Architects: Hendrick de Keyser (1565-1621)

Born in Utrecht as the son of a carpenter, Hendrick de Keyser at a young age became apprentice of Cornelis Bloemaert, a master sculptor. When Bloemaert moved to Amsterdam in 1591 De Keyser followed him, where he soon started working as an independent artist in various forms of art and in 1595 was appointed city stone mason and sculptor, in which function he, together with mason Cornelis Danckaertsz. and carpenter Hendrik Staets, was responsible for all public buildings. In 1612 followed the appointment as town architect. Although allowed to work as an independent artist, his work as an architect is mostly limited to Amsterdam. In his own time he was best known as a sculptor. His major work in this field is the tomb of William of Orange in Delft. In 1613 his work for the catholic St. Jan's cathedral in 's-Hertogenbosch lead to a conflict with the protestant authorities in his hometown, which was ultimately solved by his offer not to finish one of the sculptures.
De Keyser was one of the most important architects of Mannerism in the province of Holland. His style is often referred to as the Amsterdam Renaissance style. After he died in 1621 several of his projects were finished by his son Pieter. Several others of his eight children became artists too. Much if not most of De Keyser's architectural work are houses, but he is best known for some of the most important of the first protestant churches.

The following is an incomplete listing of De Keyser's architectural work.


1603-1611 Amsterdam (NH): Zuiderkerk



The first church in Amsterdam specifically built for the protestant community. Pseudo-basilican church with details in Manneristic style. The truncated gables at the north and south ends are similar to those on De Keyser's later Noorderkerk and Westerkerk. The rectangular windows are unique to this church, though. Although the nave was finished in 1611, the tower was only completed in 1614. It has a square base, on top of which is a octagonal section which is partly covered in sandstone and decorated with Ionic pillars. The spire is made of wood covered with lead.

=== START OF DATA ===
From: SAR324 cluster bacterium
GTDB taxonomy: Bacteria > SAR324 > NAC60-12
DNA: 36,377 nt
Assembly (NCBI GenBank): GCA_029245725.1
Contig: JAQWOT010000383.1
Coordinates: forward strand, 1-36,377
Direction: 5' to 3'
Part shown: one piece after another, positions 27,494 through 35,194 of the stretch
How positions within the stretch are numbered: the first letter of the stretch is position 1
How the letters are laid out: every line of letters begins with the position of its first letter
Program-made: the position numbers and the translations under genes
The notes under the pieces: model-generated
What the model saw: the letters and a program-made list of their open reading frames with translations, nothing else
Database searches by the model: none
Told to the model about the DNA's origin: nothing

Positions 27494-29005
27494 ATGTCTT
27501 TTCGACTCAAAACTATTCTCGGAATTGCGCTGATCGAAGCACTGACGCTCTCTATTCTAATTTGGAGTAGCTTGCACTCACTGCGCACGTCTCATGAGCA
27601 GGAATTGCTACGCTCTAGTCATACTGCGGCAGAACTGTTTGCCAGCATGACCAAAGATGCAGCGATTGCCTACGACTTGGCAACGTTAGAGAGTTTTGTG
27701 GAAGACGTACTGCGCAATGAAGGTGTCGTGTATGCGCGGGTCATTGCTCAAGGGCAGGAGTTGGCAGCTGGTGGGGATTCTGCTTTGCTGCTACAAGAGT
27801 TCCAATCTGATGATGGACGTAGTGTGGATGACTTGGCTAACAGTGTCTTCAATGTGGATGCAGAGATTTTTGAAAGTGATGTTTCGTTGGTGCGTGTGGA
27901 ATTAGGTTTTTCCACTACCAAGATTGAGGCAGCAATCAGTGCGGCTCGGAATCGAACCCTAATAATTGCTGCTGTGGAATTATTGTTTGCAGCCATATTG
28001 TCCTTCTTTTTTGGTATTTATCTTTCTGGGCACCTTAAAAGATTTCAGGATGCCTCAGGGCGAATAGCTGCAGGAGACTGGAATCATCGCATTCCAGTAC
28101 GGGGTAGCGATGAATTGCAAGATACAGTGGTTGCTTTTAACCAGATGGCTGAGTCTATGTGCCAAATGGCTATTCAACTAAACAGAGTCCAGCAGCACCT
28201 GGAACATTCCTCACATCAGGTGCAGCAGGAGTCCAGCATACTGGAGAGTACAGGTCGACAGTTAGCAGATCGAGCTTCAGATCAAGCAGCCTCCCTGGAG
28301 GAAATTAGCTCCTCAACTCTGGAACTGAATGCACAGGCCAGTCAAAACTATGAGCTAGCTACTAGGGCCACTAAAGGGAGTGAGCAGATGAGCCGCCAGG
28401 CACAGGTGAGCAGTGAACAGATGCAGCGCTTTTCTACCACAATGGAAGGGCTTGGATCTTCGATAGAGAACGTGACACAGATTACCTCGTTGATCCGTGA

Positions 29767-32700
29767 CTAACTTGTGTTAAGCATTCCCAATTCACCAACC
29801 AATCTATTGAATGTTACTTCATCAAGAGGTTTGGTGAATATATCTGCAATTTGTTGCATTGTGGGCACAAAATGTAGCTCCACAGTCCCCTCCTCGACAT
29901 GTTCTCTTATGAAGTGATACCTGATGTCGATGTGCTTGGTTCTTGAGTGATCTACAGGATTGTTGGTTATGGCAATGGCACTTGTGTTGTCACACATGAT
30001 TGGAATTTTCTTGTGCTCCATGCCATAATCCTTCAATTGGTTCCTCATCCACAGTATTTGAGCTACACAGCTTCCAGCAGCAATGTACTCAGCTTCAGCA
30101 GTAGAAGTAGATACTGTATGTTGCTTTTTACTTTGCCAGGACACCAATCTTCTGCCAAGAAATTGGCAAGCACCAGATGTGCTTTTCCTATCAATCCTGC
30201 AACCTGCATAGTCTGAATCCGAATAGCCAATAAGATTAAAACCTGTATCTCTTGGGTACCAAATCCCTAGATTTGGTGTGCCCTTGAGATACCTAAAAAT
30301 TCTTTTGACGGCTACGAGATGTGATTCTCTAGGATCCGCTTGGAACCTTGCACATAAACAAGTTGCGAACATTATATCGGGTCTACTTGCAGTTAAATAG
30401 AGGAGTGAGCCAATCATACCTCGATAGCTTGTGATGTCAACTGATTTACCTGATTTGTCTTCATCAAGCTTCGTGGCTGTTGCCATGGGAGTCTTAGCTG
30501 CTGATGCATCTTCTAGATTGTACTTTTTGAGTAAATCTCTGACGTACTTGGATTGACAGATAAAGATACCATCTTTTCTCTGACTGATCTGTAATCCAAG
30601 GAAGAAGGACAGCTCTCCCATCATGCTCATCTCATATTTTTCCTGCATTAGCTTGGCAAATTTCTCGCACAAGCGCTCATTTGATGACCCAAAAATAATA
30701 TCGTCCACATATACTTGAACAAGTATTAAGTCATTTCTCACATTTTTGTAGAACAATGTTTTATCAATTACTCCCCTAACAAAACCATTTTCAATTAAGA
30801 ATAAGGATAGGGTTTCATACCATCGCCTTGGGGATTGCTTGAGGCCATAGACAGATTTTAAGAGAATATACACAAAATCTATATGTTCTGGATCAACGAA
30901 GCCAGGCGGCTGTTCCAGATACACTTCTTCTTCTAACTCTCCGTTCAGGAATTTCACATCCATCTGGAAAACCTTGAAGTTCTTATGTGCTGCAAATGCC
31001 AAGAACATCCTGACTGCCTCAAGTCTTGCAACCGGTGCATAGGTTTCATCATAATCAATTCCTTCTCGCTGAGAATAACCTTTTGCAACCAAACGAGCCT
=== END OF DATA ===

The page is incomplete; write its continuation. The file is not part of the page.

1606 Amsterdam: Bushuis (city armoury)




Building in manneristic style, usually attributed to De Keyser. Now part of the university.


1608-1613 Amsterdam (NH): Commodity Exchange

Demolished in the 19th century.


1612 Midden-Beemster (NH): Reformed church

Church in Renaissance style for a new village. Building of traditional rectangular shape. Designed in cooperation with mason Cornelis Danckaertsz. and carpenter Hendrik Staets. Tower heightened by Pieter Post in 1661.


1618 Amsterdam (NH): House Bartolotti

Small city palace, mostly of brick with with countless natural stone sculpted details in Renaissance style. De Keyser sins against the rules of symmetry here by designing a building four traves wide, thus leaving the door offset to the right.


1618-1620 Delft (ZH): Town hall





New town hall built around an older tower. The facade is an extravaganza of details in various styles, many taken from the then popular books with examples, while the rest of the building is in a much more moderate Manneristic style.


1620 Amsterdam (NH): upper section and spire Regulierstoren





A new upper section and spire are added to a medieval tower, which today is known as the Munttoren. This was one of several similar projects De Keyser carried out in Amsterdam.


1620-1623 Amsterdam (NH): Noorderkerk




Centralized church without tower, intended to be finished in a relatively short period. The floorplan has an octagonal shape, while the superstructure has the shape of a Greek cross. The belltower on the crossing is by Hendrik Staets.


1620-1631 Amsterdam (NH): Westerkerk




Church built in a style similar to that of the Zuiderkerk, but with more refined details and side-aisles which are lower than the nave. The tower was built in 1638 in a form different from De Keyser's design.


 Back to Architects